In the category of "Man, I wish I'd written that," my blogging friend Mike Figliuolo had a great post last week called "Ten Reasons Your Team Hates You." It was a brilliant piece with so true they might hurt items such as you don't fight for them, you micromanage, you're a suck up and you're above getting your hands dirty. It's gotten a lot of well deserved attention, is definitely worth a read and is a post you'll likely want to share with others.
So, it was with Mike's post in the back of my mind that I watched Brett Favre lead the Vikings this week to a 30 - 23 win over his old team, the Packers, on Monday Night Football. If you follow football at all, you understand why I'm making the connection between Mike's "Why Your Team Hates You" post and Favre. Even non-sports fans are likely aware and completely sick of Favre's multi-year act of will he retire or not retire, who will he play for, when will he play, etc., etc., etc. He's done about as much as he possibly can to make his colleagues skeptical of his motives and intent. And yet, the Vikings at 4 and 0 so far this season seem to be gelling around him.
If you take the publicity, the uniforms and the bone crunching hits out of the equation, Favre appears to be successfully doing what you'll likely have to do at least once in your career - stepping in to lead a team that for whatever reason is skeptical of your motives and has their doubts about whether or not you're the right leader. In spite of all the drama baggage he carries with him, Favre is winning the Vikings over. How is doing it? Here are a few things he's doing that I think apply to leaders in fields other than football:
Win: Winning games - whatever that looks like in your context - can solve a lot of problems. Favre brings the skills and the experience of a winner to the Vikings. He's getting it done. It's a lot easier for a leader to win the team over win he or she brings the talent and experience needed to help them win.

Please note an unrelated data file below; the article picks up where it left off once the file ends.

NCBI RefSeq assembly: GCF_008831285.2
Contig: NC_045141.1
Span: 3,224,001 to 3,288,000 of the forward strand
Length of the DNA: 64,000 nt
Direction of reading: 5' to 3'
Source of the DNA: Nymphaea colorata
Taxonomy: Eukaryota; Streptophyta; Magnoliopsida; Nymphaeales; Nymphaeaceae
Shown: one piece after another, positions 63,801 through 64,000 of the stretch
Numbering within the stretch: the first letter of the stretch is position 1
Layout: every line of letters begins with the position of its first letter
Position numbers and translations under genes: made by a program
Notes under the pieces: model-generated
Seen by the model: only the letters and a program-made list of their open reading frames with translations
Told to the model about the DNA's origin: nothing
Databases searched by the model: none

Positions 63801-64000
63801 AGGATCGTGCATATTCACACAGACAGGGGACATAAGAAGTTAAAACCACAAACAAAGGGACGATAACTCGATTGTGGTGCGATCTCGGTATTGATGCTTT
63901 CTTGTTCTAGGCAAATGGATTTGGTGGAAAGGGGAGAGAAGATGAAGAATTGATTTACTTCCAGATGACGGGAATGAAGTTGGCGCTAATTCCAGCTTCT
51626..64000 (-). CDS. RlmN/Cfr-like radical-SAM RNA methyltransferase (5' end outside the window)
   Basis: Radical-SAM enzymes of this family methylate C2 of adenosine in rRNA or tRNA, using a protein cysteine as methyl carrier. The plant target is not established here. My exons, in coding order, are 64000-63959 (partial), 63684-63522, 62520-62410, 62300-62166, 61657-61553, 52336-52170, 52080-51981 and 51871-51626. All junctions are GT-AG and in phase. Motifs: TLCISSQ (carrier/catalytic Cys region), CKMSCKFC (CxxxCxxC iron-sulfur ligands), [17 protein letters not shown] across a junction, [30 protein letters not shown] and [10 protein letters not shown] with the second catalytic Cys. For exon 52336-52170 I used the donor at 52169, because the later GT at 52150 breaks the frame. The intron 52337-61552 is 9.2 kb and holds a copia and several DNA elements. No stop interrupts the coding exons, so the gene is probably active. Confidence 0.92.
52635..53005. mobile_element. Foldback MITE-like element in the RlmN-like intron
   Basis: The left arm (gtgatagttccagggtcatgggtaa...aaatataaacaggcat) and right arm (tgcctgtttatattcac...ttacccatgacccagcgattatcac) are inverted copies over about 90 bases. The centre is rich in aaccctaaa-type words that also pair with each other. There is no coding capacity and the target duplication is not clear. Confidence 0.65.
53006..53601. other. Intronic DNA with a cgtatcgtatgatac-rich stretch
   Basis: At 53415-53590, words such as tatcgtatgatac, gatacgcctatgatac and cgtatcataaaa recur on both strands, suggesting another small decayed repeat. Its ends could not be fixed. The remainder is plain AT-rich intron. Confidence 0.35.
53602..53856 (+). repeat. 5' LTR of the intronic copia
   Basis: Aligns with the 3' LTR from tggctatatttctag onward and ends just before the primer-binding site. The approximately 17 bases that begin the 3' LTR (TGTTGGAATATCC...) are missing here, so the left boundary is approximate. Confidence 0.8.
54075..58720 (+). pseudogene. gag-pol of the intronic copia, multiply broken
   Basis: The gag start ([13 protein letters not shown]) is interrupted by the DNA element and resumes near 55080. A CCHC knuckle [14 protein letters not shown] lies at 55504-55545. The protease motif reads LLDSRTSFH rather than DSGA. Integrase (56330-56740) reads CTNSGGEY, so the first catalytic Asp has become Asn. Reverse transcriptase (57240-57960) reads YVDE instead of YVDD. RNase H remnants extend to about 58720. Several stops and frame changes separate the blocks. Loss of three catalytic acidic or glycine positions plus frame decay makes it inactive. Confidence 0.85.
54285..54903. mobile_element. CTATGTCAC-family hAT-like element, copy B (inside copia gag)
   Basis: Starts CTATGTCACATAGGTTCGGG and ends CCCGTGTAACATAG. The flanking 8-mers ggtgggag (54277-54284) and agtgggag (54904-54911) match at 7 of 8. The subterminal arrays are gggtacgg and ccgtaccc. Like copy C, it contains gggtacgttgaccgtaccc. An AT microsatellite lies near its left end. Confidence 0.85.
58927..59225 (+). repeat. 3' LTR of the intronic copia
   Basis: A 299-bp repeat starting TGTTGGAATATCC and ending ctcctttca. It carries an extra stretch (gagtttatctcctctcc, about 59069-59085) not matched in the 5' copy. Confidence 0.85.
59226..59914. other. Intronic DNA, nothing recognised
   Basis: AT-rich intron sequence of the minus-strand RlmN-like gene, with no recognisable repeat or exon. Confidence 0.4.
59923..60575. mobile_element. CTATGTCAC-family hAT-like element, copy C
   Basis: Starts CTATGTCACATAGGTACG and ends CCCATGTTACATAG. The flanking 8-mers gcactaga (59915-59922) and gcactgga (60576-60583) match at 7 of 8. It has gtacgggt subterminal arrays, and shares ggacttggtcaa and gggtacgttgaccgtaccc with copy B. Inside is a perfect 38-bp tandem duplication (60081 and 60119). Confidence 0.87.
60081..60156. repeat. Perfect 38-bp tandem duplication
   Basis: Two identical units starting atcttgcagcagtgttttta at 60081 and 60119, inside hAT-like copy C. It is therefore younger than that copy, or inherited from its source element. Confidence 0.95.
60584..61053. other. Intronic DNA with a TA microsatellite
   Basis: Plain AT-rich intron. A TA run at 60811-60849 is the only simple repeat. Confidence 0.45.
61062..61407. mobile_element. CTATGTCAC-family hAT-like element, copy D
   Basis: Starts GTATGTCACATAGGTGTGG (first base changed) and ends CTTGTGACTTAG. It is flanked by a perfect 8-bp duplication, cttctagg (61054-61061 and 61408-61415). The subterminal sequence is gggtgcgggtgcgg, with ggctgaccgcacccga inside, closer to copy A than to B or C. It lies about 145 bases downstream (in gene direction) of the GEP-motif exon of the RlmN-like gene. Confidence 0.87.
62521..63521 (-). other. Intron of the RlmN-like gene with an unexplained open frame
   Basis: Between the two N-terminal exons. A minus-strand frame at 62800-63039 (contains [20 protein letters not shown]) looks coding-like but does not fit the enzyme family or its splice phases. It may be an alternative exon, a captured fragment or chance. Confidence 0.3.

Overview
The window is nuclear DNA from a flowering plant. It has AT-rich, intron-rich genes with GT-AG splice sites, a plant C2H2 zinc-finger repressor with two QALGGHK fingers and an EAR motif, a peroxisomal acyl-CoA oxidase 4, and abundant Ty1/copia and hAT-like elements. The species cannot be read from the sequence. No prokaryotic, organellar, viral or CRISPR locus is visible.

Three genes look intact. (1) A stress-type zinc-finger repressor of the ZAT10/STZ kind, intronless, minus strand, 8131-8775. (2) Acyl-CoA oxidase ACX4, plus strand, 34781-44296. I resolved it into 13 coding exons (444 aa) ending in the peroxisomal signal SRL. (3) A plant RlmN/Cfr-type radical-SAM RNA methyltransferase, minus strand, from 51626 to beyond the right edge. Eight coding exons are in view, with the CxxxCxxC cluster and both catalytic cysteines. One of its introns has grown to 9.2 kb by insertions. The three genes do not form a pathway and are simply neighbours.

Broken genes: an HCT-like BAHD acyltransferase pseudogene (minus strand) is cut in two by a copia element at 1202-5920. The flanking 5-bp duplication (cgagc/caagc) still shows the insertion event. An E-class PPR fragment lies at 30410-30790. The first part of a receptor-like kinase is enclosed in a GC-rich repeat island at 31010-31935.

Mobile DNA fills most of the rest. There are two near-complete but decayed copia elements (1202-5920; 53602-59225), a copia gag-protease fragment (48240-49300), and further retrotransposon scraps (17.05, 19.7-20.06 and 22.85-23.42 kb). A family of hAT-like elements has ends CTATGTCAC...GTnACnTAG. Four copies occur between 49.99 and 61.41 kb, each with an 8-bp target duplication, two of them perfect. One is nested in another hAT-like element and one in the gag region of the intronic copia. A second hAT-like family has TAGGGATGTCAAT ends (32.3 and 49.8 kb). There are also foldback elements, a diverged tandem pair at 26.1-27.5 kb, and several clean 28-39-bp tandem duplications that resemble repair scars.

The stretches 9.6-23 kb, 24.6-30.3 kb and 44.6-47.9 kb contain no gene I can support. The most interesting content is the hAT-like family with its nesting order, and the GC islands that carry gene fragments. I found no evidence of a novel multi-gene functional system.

Spread It Around: Prior to his Monday night win, Favre had changed his game plan of firing off passes to one that got a lot of other players involved in the game. The Vikings running back, Adrian Peterson, has been a key part of their offense this year. When a leader sets things up so everyone gets to contribute at the full extent of their talent, there's a much better chance of full engagement from the team.
Throw Some Blocks: On a fairly regular basis, you can see Favre throwing a block downfield to help clear a path for one of his runners. This is his way of counteracting Mike Figliuolo's point about not getting your hands dirty. By throwing a block, Favre is stepping out of his role to help make his team successful. Leaders in every field need to look for and act on their own opportunities to "throw a block" for their team.
Keep It Light: Say what you will about Favre, when he's on the field he looks like he's a lot of fun to play with. He jokes, he jumps around, he bumps his teammates in celebration, he gives noogies. I'm not suggesting that you give noogies to your teammates, but there are ways to keep it light. Look for them. (Just don't go over the line. Michael on The Office offers weekly examples of what over the line looks like.)
Passion: If you're still playing in the NFL at almost 40 years old, it's safe to say that you have a fair amount of passion for the game. Favre clearly does. The presence of the leader influences the presence of the team. Favre's passion is infecting the Vikings in a positive way. Showing your commitment and passion through your words and action is a great way to win over your team. Watch out though. If passion is all you bring to the table, you're likely to lose them. Remember the first Favre lesson. It helps to win.